Friday, January 9, 2009

How To Love a Girl, Part 1
As a therapist, one thing for me that is interesting and sometimes difficult to observe is the development of lonely people. Because I work with both adolescents and adults, I get to see the formative years of a lonely, love-craving child and the end result-- the lonely, love-craving adult. The kids I work with help to keep me young and fresh. They remind me of those painful and adventurous years of adolescence. There is a song I really love by Beyonce, If I Were a Boy. I believe this song poignantly pens the difficulty of growing up and acceptance.

I'll begin with some basic definitions. The first term I want to define is Daddy Hole.

Daddy Hole: the giant empty space inside a girl or woman created by the absence of a father's love, presence, nurturing, and unconditional acceptance. This hole is painful enough to often drive the girl/woman to persistent and irrational acts in an attempt to fill the hole and end its aching.

Here is the second important term you need to know: Just a Boy

Just a Boy: a boy or man who has yet to learn how to love outside of himself; a boy/man who unknowingly and unintentionally hurts others due to his inability to consider other people besides himself.

You may see where this is going, dear readers. Allow me to make formal introductions here. Daddy Hole, meet Just a Boy... and this is how the romance begins. I see it so many times and have had the unfortunate experience of meeting a few boys myself! The Daddy Hole is so large, never-ending, and painful. Any girl who carries this can do nothing else but seek to fill it or at least put enough in it to stop the incessant crying and howling of the hole. This type of hunger and desperation often magnetically connects with Just a Boy characters. Just a Boy wants to do his own thing and feel good. Life for him is all about the pleasure it brings to him. He wants to enjoy himself 24/7 and though he may be an intelligent and kind person, he cannot live above his own true nature-- self-service. This is not to say he is heartless, and often Just a Boy feels a bit grieved when he knows he has hurt someone. This grief, however, is usually short-lived and quickly forgotten as he moves on into the fun that is his life. Only girls who carry a Daddy Hole will try to make things work with Just a Boy.

One day, however, when the planets are aligned and the molecules of faith are buzzing at the right pitch, the girl who carries a Daddy Hole is illuminated. Within the light of this illumination she is given a brief glimpse of her Daddy Hole, her desperate behavior, and the end result of her own life should the behavior continue. I have to believe Beyonce wrote her song while in this illumination. It is from here where a girl reaches painful acceptance-- you, Just a Boy, will never make this pain go away, you will never get it. She is forced by what bit of self-respect remains to let a loser go and begin walking the walk.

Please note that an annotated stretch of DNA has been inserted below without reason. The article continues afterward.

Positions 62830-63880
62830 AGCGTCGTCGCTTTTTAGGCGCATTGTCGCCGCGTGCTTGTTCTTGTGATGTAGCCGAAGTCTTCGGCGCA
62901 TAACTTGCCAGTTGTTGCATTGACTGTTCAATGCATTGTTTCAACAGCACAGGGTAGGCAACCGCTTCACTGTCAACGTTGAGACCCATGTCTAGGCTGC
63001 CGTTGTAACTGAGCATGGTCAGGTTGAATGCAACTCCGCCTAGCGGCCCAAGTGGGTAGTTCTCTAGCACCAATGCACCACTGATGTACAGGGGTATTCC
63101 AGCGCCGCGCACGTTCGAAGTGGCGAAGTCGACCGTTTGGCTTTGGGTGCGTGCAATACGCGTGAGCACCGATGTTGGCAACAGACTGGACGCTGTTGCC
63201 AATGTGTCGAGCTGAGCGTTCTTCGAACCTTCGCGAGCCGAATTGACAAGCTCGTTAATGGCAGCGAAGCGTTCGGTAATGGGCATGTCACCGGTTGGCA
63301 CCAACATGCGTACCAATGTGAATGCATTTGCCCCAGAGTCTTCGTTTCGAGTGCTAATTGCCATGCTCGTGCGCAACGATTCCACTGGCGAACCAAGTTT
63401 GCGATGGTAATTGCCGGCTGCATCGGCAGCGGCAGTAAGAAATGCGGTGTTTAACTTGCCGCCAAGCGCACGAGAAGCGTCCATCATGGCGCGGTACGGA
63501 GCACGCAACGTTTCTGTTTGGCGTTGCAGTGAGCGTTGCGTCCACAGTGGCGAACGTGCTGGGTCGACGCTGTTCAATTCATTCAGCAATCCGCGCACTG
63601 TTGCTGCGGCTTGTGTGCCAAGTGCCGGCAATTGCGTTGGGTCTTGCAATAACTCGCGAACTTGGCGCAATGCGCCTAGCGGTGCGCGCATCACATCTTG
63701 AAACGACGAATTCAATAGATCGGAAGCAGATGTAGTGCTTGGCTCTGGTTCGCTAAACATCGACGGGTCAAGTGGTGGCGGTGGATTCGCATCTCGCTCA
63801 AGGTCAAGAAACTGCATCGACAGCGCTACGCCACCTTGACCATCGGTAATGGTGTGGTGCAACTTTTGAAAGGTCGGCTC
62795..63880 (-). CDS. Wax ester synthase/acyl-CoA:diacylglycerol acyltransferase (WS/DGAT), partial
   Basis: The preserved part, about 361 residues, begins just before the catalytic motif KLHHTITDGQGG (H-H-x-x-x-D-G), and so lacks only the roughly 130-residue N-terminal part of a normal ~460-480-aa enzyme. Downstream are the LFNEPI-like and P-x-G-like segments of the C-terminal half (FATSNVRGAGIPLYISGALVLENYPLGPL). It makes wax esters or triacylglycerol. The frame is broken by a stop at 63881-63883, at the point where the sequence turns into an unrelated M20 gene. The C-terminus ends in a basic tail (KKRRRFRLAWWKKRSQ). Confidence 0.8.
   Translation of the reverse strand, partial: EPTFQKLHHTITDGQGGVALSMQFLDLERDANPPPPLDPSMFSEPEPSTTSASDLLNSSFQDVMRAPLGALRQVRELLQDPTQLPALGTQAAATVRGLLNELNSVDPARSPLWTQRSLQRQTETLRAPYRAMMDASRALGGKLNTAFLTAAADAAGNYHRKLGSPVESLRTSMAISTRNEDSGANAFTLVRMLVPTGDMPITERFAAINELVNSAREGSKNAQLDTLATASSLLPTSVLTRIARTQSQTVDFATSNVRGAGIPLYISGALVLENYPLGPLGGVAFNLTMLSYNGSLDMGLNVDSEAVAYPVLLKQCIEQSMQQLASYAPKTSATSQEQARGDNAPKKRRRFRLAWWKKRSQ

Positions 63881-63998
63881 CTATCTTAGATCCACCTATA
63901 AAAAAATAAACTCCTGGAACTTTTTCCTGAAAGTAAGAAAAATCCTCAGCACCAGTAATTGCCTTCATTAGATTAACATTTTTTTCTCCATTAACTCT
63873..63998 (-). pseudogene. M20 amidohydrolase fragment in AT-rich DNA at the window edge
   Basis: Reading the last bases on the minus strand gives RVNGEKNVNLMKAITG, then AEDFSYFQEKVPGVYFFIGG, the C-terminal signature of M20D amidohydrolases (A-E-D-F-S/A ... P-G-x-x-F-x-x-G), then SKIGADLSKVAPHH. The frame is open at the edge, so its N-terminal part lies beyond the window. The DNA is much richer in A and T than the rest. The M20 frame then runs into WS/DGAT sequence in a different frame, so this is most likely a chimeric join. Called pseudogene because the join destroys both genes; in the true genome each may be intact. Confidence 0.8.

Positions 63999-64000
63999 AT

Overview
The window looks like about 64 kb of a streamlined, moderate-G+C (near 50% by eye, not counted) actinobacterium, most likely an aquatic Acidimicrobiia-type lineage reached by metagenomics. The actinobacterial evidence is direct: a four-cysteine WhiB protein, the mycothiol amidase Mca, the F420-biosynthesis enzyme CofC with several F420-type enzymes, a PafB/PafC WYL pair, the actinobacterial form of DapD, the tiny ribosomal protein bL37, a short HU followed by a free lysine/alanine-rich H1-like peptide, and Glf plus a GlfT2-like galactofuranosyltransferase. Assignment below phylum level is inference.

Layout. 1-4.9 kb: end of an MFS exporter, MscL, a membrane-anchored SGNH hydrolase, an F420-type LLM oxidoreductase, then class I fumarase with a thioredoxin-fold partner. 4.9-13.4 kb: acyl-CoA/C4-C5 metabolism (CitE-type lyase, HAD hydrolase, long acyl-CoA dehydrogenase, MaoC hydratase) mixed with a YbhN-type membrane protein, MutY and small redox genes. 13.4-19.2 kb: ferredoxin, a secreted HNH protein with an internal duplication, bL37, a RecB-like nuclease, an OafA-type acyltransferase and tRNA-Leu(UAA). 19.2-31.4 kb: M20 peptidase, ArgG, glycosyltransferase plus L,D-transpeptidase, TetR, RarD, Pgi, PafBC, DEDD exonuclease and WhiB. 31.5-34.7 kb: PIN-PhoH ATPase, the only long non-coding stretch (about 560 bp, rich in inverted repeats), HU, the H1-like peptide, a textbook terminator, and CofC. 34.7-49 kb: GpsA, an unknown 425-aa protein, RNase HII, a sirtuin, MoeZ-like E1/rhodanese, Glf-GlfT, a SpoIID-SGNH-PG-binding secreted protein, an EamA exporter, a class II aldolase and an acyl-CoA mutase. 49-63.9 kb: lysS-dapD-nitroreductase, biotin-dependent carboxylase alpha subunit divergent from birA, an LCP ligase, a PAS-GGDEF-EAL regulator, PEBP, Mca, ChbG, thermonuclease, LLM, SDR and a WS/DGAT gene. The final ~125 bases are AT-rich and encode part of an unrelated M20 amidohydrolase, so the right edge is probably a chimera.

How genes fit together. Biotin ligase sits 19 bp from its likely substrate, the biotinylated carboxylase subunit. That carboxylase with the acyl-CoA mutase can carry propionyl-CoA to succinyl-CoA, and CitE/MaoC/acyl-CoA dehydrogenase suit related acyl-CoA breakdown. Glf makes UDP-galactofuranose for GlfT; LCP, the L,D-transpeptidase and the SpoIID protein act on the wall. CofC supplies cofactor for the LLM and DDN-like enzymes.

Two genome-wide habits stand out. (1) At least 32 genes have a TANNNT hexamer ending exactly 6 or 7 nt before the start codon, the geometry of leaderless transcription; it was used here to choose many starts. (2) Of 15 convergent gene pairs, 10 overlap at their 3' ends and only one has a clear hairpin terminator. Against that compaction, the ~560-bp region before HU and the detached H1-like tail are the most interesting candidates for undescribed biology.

I live for the moments when I have watched a girl or an adult woman really begin to grow up. I had such a moment yesterday when my client told me she finally dumped a selfish, abusive boyfriend. After another tirade of abuse from him, he concluded his verbal assault with, "... and you know you're always gonna be my girl." Her heartfelt, genuine reply to him, after years of this BS was, "I'm NOT your girl. Hello, I'm done with you! You just keep running your mouth and you're about to find out what's really behind this pretty face."

Although these moments are triumphant and empowering, this girl still goes home alone. Sometimes the life of self-respect and living with dignity is a hard row to hoe. There are nights you will be alone. There are nights you will cry for Just a Boy, slipping into the old fantasy world of "maybe this time things will be different." When you've grown up, Sister Girl, you don't go back, because now you're a woman and he's, well, Just a Boy.


  1. This is the truest thing I have read in such a long time.

  2. Does that mean that 'Just a boy' will never grow up?

  3. Absolutely not! "Just a boy" can grown up just the same as any girl whose emotional growth was stunted. Takes time, patience, support, lots of honesty, and hard work.